What we got as a result is millions of robots who could just spew out tables up to 100, kids who answered quiz questions remembering completely irrelevant data and statistics like the exact date when Mt. Everest was scaled the first time, or the exact weight of a polar bear. This rote learning has even helped Indian kids living in United States win Spelling Bee contests. And all through our school and college life, we revered and celebrated these memory machines. What India was producing was all memory and no CPU.
The Indian context is so complex, so multi-dimensional, that trying to understand its depth merely through a numbered tale is not just silly, but detrimental to our ability to work on fixing what's wrong.
However, the kind of knowledge and skills required to function as members of society has to depend on the context, that is, change from one place (or society) to another. To what extent can we obtain a holistic idea about the socio-economic backgrounds of students in surveys that take students and principals a mere "20-30 minutes to complete"?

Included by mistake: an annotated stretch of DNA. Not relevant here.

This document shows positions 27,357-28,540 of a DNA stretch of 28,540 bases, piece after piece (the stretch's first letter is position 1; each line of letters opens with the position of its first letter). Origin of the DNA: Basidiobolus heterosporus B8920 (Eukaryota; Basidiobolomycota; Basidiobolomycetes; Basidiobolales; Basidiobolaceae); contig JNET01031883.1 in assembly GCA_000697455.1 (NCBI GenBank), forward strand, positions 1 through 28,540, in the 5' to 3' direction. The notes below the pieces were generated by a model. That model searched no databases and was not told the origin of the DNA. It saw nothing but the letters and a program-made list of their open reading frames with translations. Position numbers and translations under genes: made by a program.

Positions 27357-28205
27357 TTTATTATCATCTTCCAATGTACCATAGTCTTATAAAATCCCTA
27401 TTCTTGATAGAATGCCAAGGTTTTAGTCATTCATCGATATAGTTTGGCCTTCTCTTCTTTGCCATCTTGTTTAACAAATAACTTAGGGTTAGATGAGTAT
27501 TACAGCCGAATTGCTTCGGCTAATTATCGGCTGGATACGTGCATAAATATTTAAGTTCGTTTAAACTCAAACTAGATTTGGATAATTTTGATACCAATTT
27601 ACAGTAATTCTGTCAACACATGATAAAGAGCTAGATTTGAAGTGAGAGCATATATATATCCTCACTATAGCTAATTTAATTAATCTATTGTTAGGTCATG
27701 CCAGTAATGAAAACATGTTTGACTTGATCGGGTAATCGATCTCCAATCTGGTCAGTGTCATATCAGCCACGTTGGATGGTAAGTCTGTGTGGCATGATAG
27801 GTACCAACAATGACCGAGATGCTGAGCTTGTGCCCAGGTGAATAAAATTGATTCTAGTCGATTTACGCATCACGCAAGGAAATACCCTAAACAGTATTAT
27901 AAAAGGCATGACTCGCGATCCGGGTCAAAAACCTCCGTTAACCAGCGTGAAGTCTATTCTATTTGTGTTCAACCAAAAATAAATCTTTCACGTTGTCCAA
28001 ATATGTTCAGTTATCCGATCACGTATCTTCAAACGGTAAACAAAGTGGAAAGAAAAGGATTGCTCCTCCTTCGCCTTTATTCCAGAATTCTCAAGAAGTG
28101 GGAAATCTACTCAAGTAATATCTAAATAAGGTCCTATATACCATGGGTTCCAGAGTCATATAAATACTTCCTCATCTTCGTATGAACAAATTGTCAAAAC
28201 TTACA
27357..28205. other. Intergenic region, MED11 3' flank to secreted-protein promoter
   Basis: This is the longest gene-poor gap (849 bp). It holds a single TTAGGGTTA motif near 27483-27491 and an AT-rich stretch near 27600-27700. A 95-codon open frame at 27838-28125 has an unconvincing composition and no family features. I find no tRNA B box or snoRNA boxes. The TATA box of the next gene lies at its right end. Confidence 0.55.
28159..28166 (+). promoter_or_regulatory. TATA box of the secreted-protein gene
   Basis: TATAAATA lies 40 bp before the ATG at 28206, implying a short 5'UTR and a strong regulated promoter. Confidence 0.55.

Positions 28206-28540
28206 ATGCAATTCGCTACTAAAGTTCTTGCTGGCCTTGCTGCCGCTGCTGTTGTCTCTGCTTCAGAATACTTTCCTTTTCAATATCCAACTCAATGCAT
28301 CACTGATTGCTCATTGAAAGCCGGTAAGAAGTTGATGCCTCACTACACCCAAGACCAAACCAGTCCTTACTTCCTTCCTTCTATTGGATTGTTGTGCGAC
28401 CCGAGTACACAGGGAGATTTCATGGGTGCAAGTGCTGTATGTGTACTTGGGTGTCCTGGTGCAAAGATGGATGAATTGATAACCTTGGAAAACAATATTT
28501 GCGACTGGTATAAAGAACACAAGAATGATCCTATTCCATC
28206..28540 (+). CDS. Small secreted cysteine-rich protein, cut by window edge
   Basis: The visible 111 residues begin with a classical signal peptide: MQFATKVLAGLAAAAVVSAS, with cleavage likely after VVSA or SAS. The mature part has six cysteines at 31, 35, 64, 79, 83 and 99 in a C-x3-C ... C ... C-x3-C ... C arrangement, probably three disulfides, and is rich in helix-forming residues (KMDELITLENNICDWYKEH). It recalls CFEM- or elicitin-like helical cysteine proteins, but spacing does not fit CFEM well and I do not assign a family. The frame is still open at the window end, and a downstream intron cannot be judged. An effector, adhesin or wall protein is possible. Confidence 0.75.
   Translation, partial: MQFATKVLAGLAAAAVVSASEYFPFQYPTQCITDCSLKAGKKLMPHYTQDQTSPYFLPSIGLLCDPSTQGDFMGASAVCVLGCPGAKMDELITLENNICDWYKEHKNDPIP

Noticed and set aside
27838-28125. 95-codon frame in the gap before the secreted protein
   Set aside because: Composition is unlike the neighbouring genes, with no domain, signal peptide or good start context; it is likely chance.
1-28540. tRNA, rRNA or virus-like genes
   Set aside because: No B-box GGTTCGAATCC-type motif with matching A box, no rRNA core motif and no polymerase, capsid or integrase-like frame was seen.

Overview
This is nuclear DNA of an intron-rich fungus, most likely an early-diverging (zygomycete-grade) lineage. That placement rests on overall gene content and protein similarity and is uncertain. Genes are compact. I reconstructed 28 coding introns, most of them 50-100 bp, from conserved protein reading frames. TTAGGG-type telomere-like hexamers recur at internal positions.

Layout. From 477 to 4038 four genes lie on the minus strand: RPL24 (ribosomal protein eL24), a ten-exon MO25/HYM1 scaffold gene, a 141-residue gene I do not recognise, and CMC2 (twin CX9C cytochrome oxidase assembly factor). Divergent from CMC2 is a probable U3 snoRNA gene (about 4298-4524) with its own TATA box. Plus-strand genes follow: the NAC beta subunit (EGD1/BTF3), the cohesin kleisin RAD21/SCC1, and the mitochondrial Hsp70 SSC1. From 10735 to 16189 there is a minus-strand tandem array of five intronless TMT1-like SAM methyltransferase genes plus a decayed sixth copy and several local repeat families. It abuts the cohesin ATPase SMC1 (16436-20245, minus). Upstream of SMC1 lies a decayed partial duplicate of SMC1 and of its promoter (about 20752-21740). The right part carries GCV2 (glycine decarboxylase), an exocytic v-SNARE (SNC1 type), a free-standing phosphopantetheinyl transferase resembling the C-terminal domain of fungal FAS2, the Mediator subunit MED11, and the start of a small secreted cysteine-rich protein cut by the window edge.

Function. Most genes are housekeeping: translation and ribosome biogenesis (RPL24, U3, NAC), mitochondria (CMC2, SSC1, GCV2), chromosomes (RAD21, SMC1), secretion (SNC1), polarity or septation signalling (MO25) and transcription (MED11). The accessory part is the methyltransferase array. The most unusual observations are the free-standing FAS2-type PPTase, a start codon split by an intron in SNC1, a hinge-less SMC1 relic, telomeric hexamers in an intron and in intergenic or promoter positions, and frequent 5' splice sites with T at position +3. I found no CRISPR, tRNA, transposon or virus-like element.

I looked into some sample questions from the 2009 test, and a couple of examples make my point clear. One question revolves around dealing with the receipt of a warranty card for a camera (named Rolly Fotonex 250 Zoom) and a tripod. Now, in any statewide testing in India we are going to end up with a very large group of students who would have either never bought a camera themselves (especially by 15 years of age) or had their parents buy it for them. The idea of a "warranty" itself may be encountered for the first time in the test, disadvantaging such students. Another example I noted was a question in which students were asked to describe a particular story, labeling it a "folk tale," "travel story," or a "historical account." These are subjective labels, depending on different historical understanding of narrative categorizations or conventions. Another question posed questions about a library schedule of hours. Again, a vast majority of Indian students may never have encountered an institutionalized library of that sort.